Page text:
Hillary Rodham Clinton appears to be raising concerns among progressives as potential candidates have already begun positioning themselves for the 2016 campaign. The left-wing of the Democratic Party has long expressed concerns about a presumptive Hillary candidacy in 2016. These concerns were magnified today with the news that Priorities USA, a significant Democratic Super-PAC, will formally endorse Hillary for president in 2016. The backing of such a large and influential organization could potentially clear the Democratic field of any opposition before Hillary has even formally announced her candidacy.
Another concern expressed by progressives in this regard is that the Super-PAC support will provide Hillary with sufficient financial backing so that she will not need to be responsive to “grassroots” efforts and the issues they support. This tension within the Democratic Party has not received the same level of attention as their Republican counterparts, but it does exist for Democrats as well. Much has been made in recent months about the conflicts between Tea Party affiliated Republicans and their so-called “institutional” counterparts. Hillary can be seen in a similar context as representing the “institutional” candidate and left-wing progressives as similar to the Tea Party.
Progressive groups have been adamant for months that a legitimate challenger to Hillary is needed in 2016. Like her husband, she has been cast as a moderate Democrat and her positions on various issues have drawn ire from those on the left. Her support of the Iraq war, as well as accepting significant sums from companies like Goldman Sachs drew much criticism from progressives. These are only some of the reasons raising concerns among progressives about a Hillary Rodham Clinton candidacy in 2016.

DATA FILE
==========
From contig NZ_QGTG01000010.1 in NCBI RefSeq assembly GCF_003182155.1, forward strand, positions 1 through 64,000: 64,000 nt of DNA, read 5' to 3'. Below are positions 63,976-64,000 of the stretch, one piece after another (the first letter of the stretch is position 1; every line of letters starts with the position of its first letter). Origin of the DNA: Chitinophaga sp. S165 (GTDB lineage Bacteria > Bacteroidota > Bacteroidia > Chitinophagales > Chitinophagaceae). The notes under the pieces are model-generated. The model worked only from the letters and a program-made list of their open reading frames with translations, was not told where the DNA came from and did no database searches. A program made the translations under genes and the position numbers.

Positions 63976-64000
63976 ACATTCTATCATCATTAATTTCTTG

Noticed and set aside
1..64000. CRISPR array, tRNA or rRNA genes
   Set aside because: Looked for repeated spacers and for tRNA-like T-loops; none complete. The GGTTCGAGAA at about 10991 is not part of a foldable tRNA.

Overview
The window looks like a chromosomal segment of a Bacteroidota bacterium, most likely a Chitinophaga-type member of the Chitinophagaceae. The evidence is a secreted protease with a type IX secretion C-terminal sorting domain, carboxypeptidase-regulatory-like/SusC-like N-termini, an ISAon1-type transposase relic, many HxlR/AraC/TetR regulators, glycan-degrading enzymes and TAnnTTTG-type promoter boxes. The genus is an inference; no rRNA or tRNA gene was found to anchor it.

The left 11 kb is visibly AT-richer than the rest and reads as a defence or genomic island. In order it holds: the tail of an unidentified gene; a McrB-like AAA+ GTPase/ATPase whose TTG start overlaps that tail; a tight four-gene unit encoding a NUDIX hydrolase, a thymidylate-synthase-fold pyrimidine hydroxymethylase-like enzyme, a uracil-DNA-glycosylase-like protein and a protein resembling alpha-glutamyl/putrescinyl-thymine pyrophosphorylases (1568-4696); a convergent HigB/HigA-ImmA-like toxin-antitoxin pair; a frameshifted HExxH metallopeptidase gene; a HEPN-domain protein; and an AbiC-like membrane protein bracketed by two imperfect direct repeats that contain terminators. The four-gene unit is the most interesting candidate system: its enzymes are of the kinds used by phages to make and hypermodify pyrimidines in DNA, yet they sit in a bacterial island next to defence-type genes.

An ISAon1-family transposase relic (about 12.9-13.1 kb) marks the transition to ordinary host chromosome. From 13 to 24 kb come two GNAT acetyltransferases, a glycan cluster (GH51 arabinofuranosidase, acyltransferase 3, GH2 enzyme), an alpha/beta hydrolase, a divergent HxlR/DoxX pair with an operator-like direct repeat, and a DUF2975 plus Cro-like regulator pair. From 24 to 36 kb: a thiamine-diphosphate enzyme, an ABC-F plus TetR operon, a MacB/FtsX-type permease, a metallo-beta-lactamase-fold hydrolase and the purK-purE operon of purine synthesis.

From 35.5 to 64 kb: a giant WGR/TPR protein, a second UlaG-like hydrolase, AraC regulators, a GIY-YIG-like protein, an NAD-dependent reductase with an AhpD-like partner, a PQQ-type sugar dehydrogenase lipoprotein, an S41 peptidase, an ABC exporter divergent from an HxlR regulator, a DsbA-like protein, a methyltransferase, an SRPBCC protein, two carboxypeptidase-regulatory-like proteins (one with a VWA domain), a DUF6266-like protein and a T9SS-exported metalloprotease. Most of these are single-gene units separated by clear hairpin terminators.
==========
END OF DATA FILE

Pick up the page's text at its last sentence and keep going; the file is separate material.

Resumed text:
Hillary and her husband, former president Bill Clinton, have been attempting to address this concern in recent weeks. When Bill Clinton gave a speech at the inauguration of New York City Mayor Bill DeBlasio, he attempted to emphasize the ways in which he and Hillary have supported progressive causes in the past. In comments to CNN, University of Virginia Professor Larry Sabato called the entire speech an effort to downplay the “moderate” aspects of Clinton’s presidency and reframe both he and Hillary as progressives. The Clintons would appear to understand the potential conflict with the left-wing of their party.
Another primary reason for concern is limiting debate not only within the Democratic Party, but in the electoral process at large. If Hillary’s candidacy is presumed, and no significant opponent emerges to challenge her, then voting citizens have been “robbed” of a choice, according to her progressive critics. This is somewhat ironic in a sense as the concept of primary elections first emerged during the Progressive Era at the turn of the 20th century as a means to increase choice for voters and encourage more political participation.
A final concern is that a clear path to the Democratic nomination will actually weaken Hillary’s candidacy and campaign. Some political observers believe that a contested primary can benefit the eventual candidate. A contested election is far more interesting from a media perspective than a “foregone conclusion” and is therefore more likely to attract attention, keeping the candidate’s name in the minds of potential voters. In addition it can provide the candidate a means by which to refine their agenda and policy positions and to practice techniques such as debating and oration. This last point is perhaps least relevant to Hillary herself as she already commands a significant media presence and does not lack in experience when it comes to public speaking and policy formulation.
While there are few clear challengers to Hillary at present that does not mean that one still could not emerge. Her husband was something of a “dark horse” himself when he began his campaign in the 1992 election, and while Barack Obama was seen as a “rising star” in the Democratic Party, his success in 2008 was also something of a surprise. So while progressives have raised concerns about Hillary Rodham Clinton’s 2016 candidacy, there is still time for that narrative to change.
Editorial By Christopher V. Spencer